Contact us  if you are in need of legal representation for a custody or child support issue.


 

Visitation/Time-Sharing

Florida law favors a time-sharing schedule where a minor child has frequent and continuing contact with both parents.

  • The best interest of the child is the primary consideration in any time-sharing schedule.

The court will conduct an evaluation of all the factors affecting the welfare and interests of the child and the circumstances of the family to determine the best interest of the child.

A parent is not allowed to not refuse time-sharing simply because of a failure to receive child support. If the other parent has cut off access to your child or is not complying with a Court order for time-sharing, we can help.

Contact us  today if you are in need of legal representation for visitation/time-sharing.


 

Relocation of Children

Circumstances may arise that require a parent of a minor child to change his or her prinicpal place of residence from that which existed at the time of the last court order establishing or modifying time-sharing. Court action will be required if the new residence will be 50 miles or more from the current residence and if the change of location will be for at least 60 consecutive days. A relocating parent may proceed in one of two ways:

  • Agreement. The relocating parent obtains a written agreement from the norelocating parent which reflects consent to the relocation. This agreement should also define access to the child or provide a time-sharing schedule for the nonrelocating parent and other persons entitled to time-sharing with the minor child. The agreement should also describe any transportation arrangements that are necessary for the time-sharing. The Court must ratify any such agreement.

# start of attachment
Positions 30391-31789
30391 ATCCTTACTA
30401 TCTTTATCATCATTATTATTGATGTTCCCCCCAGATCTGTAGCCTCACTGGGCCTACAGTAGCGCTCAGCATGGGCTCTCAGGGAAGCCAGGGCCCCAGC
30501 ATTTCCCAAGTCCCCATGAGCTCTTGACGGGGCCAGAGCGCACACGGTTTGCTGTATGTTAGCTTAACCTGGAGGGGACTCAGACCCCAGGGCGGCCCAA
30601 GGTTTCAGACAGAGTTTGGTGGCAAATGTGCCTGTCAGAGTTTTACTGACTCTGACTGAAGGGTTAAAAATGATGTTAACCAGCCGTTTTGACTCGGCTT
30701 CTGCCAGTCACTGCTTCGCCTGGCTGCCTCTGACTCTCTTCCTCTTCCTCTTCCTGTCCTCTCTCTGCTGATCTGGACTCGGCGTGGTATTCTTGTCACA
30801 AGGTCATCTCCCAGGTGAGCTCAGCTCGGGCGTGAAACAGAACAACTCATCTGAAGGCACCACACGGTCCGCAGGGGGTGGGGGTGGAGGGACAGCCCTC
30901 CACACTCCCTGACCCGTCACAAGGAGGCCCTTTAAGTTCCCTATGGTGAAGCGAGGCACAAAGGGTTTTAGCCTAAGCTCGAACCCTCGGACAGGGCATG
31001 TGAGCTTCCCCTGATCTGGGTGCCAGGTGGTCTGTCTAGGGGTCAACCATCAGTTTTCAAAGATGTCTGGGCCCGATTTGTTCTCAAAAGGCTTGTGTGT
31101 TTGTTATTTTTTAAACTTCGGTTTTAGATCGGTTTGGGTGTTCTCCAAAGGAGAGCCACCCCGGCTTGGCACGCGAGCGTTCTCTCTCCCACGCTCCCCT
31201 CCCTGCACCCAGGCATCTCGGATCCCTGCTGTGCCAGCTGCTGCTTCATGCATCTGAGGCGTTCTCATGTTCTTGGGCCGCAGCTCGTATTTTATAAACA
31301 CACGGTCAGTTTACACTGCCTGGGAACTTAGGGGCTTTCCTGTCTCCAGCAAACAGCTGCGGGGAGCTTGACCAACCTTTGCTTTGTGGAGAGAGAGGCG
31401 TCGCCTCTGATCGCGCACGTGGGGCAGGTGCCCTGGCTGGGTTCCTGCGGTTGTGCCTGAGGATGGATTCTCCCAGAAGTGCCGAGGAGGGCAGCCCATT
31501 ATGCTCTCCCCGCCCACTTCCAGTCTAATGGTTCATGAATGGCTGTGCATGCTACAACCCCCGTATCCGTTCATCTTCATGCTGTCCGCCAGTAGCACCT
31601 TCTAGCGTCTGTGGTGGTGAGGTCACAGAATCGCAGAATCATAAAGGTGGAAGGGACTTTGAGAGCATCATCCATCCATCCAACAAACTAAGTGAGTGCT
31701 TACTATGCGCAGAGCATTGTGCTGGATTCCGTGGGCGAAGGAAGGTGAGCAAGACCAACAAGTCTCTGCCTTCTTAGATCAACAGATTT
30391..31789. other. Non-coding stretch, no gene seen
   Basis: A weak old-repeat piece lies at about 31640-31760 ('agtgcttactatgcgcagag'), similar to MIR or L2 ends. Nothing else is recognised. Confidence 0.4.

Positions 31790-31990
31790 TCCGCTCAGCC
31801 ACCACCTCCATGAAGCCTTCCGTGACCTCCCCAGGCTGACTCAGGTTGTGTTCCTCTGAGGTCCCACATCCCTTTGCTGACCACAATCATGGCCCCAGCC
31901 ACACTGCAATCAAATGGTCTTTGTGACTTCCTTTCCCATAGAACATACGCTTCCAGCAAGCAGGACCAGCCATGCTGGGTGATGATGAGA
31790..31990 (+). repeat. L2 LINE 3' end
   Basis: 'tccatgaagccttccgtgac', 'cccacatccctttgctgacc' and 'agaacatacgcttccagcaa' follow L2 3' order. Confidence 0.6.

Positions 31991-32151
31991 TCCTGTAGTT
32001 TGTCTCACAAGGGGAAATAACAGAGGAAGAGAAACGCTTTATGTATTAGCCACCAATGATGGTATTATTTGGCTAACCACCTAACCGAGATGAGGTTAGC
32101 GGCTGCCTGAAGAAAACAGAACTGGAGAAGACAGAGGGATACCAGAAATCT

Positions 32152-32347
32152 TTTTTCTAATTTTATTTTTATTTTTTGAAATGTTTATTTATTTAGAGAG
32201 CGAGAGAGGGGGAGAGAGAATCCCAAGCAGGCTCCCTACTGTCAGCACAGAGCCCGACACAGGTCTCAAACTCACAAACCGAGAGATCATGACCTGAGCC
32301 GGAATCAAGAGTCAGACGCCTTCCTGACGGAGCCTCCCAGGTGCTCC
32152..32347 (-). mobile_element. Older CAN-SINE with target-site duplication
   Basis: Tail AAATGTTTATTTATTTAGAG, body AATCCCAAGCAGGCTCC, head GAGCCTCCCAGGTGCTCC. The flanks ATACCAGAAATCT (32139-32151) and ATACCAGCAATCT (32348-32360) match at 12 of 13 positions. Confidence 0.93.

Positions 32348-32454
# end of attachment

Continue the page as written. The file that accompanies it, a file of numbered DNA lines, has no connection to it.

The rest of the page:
• Petition.  The relocating parent files a Petition to Relocate and serves it on the nonrelocating parent and other persons entitled to time-sharing with the minor child. The Petition must be in accordance with Florida Statute 61.13001.

 

If a petition is filed, a response to the petition must be made within 20 days after service. If there is no timely response objecting to the petition to relocate, the court will grant the relocation. However, if a timely response is filed, the case will proceed to a hearing.

 

Relocating a child requires strict compliance with Florida Statute and noncompliance may result in a finding of contempt.

 

Contact us to ensure compliance with the law.


 

Paternity

A child born during a marriage is presumed to be the child of the husband.  In some circumstances, this presumption can be rebutted by introducing evidence to the contrary.

  • Unmarried fathers have the right to time-sharing with their children and have a duty to support them. 

An establishment of paternity is the legal process by which an umarried father is legally recognized as the father of his minor child. Once paternity is established, Final Judgment will address a parenting plan to govern the relationship between the parent and the child and which will also include a time-sharing schedule. A paternity action, like most actions in family law, requires the filing of a Petition with the court. The court may order scientific testing if the parties are not in agreement as to who is the biological father of the child.

Just as it is possible to petition the court to establish paternity, it is also possible, to file a petition to disestablish paternity or terminate a child support obligation for a child. This petition must:

  • Include an affidavit that, since the initial paternity determination or child support establishment, newly discovered evidence relating to the paternity of the child has become known to the petitioner.